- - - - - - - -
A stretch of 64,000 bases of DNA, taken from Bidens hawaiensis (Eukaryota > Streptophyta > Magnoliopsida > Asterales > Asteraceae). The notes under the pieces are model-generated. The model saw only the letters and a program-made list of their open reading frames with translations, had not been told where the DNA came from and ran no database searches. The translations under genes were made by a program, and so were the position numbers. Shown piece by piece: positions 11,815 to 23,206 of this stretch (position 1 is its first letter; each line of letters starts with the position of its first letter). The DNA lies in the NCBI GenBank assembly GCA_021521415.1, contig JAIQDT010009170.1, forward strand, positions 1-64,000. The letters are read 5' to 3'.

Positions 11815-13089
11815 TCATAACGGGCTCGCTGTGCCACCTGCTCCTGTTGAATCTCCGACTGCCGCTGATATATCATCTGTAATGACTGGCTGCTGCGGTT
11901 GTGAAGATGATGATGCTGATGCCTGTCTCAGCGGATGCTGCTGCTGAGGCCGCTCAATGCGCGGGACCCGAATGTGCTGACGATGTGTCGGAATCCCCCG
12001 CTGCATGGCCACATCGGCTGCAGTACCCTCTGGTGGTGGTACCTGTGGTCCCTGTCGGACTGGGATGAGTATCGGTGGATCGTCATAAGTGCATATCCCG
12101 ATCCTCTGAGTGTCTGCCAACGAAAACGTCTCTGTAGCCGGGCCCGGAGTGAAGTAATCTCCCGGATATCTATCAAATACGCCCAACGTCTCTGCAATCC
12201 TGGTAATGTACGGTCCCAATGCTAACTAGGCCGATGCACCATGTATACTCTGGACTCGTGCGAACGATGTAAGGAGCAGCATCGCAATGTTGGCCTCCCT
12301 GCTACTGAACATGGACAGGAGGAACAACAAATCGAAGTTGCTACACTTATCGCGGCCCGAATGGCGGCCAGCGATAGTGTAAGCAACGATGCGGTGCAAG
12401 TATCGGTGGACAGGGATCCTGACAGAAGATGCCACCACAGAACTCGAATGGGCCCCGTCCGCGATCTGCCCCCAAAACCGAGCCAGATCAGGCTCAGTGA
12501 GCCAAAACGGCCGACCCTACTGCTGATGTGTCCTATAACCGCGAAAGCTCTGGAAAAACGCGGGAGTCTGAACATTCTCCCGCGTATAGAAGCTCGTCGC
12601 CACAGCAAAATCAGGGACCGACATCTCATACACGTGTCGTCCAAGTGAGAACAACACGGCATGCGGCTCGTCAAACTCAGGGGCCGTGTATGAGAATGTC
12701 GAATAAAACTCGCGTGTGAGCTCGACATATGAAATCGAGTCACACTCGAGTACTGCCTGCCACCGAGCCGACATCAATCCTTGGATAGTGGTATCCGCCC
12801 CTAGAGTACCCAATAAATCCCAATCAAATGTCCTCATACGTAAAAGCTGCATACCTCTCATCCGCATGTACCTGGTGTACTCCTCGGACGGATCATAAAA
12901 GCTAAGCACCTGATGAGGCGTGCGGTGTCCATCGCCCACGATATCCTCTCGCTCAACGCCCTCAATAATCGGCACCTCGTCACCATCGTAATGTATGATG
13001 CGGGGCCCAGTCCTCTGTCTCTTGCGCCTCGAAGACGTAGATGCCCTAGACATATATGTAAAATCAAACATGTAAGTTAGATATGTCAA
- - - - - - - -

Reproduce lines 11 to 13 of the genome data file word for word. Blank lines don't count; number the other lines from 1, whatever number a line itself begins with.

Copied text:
12601 CACAGCAAAATCAGGGACCGACATCTCATACACGTGTCGTCCAAGTGAGAACAACACGGCATGCGGCTCGTCAAACTCAGGGGCCGTGTATGAGAATGTC
12701 GAATAAAACTCGCGTGTGAGCTCGACATATGAAATCGAGTCACACTCGAGTACTGCCTGCCACCGAGCCGACATCAATCCTTGGATAGTGGTATCCGCCC
12801 CTAGAGTACCCAATAAATCCCAATCAAATGTCCTCATACGTAAAAGCTGCATACCTCTCATCCGCATGTACCTGGTGTACTCCTCGGACGGATCATAAAA